Guiding Principles - Awareness

Ensure that your visitors know the risks they face

Our aim is for visitors to be aware of all the risks they face and to have the chance to decide whether or not to accept them. There should be no nasty surprises. Visitors may arrive with full knowledge of all the risks. Sometimes the risks are apparent on arrival at a site. In other cases, information about risk might be provided on signs at car parks or access points.

It is reasonable to expect visitors to recognise the hazards from natural features in the landscape, such as cliffs. Once the visitor is aware of the nature of the risk, for example an unfenced drop, he or she can then decide whether to accept it and go near the edge. You may, however, need to warn of less obvious hazards. For example the cliff edge and potential drop might be obvious, but the visitor might need to be made aware if the cliff edge was undercut or unstable.

Usually it is reasonable for you to expect people to be aware of the normal risks associated with the sports and activities they are carrying out. You may, however, need to inform users of additional hazards specific to the site. For example, a sub aqua diver should have knowledge of the normal risks of the sport, but should be made aware of less obvious hazards, say from sluices, if diving in a reservoir.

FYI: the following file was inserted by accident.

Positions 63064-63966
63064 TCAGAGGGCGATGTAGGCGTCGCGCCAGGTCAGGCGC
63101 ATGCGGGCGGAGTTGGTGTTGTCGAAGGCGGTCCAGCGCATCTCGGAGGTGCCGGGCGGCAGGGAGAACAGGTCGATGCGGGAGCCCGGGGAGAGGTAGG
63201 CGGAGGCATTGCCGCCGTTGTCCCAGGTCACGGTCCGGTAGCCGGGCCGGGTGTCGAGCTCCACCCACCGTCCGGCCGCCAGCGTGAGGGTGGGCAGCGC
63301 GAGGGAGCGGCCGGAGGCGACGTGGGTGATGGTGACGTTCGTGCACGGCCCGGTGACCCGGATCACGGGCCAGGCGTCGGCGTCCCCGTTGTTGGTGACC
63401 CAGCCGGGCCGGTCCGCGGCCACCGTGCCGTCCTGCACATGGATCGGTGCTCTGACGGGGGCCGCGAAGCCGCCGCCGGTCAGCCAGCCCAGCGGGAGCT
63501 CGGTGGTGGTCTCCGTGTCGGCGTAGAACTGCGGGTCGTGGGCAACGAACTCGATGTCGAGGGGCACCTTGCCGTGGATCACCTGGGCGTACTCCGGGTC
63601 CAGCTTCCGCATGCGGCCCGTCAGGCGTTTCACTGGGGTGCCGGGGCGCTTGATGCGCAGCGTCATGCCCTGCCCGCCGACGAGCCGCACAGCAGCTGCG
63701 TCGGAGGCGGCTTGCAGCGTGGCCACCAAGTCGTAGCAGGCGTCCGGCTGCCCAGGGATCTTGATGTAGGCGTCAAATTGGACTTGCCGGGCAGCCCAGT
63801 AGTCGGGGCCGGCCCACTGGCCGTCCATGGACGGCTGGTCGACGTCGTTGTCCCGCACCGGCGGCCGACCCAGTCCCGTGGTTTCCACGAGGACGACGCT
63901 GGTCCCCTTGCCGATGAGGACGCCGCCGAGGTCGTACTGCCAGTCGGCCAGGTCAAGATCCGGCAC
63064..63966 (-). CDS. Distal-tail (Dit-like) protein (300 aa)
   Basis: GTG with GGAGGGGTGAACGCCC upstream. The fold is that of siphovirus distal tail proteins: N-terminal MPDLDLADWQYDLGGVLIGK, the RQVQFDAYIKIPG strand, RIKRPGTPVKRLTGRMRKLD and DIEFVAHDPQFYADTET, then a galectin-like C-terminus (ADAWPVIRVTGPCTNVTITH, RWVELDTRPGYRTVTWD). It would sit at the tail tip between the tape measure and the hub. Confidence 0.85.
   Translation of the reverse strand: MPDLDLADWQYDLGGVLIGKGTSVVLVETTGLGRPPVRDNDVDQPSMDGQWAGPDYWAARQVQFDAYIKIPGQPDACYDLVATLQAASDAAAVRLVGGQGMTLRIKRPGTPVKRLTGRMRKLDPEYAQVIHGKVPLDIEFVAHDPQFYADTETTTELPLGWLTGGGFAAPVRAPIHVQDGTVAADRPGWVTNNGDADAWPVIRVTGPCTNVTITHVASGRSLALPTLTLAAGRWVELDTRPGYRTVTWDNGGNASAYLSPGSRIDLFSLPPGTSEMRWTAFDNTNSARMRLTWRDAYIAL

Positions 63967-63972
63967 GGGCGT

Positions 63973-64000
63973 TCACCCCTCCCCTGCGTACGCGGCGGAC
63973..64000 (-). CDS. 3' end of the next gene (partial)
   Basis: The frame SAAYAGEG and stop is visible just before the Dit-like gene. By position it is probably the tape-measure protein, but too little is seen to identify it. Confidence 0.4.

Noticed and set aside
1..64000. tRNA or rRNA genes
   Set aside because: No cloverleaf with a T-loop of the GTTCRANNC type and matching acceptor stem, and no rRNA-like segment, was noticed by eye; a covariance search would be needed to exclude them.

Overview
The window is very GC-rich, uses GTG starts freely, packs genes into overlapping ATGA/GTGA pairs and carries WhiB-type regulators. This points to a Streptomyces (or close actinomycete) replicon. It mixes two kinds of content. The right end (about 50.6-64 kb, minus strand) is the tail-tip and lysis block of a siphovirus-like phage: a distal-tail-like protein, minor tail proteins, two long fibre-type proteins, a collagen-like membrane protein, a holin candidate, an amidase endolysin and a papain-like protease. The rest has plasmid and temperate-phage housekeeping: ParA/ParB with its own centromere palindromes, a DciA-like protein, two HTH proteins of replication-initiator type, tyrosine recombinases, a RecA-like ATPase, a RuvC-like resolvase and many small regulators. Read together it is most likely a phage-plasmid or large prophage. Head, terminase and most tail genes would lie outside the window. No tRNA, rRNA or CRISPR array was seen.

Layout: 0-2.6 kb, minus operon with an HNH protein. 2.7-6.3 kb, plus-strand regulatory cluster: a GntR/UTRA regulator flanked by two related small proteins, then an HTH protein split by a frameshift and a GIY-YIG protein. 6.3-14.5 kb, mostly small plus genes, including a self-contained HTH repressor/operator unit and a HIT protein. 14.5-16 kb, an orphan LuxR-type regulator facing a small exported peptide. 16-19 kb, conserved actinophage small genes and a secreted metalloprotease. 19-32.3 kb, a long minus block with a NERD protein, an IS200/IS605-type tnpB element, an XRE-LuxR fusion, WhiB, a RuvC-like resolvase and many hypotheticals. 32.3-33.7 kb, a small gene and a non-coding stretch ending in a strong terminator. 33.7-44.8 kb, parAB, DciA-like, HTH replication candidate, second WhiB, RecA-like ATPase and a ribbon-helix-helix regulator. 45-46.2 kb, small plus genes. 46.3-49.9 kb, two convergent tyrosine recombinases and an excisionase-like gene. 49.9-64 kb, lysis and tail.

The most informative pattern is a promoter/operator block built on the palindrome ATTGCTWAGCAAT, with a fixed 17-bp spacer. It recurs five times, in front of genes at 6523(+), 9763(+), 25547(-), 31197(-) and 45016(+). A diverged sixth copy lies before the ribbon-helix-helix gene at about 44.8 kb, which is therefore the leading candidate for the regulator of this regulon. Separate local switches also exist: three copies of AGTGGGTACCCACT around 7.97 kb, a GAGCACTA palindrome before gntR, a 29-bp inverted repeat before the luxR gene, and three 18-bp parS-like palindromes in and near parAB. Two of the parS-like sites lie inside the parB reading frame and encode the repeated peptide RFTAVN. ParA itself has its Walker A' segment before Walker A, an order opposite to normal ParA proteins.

Inform and educate your visitors about the nature and extent of hazards, the risk control measures in place, and the precautions that they should take

You can often manage and reduce risk through information and education rather than by physical intervention on site. High risk groups can be targeted. Children might be informed through schools. Participants in sport and recreation may be contacted through event organisers, governing bodies and local user groups, and by information issued with licences, tickets or permits. Stickers or leaflets can be applied to bikes, canoes, boats, fishing tackle, outdoor equipment and the like prior to hire or sale.

Consider providing advice on websites, social networking media and in places like tourist information centres, climbing shops, and holiday accommodation, as well as at the site itself. The Internet, local radio and telephone message lines can be used to give up to date information; for example on weather conditions in mountain and coastal areas. Signs can be erected in car parks, stations and at other main access points.

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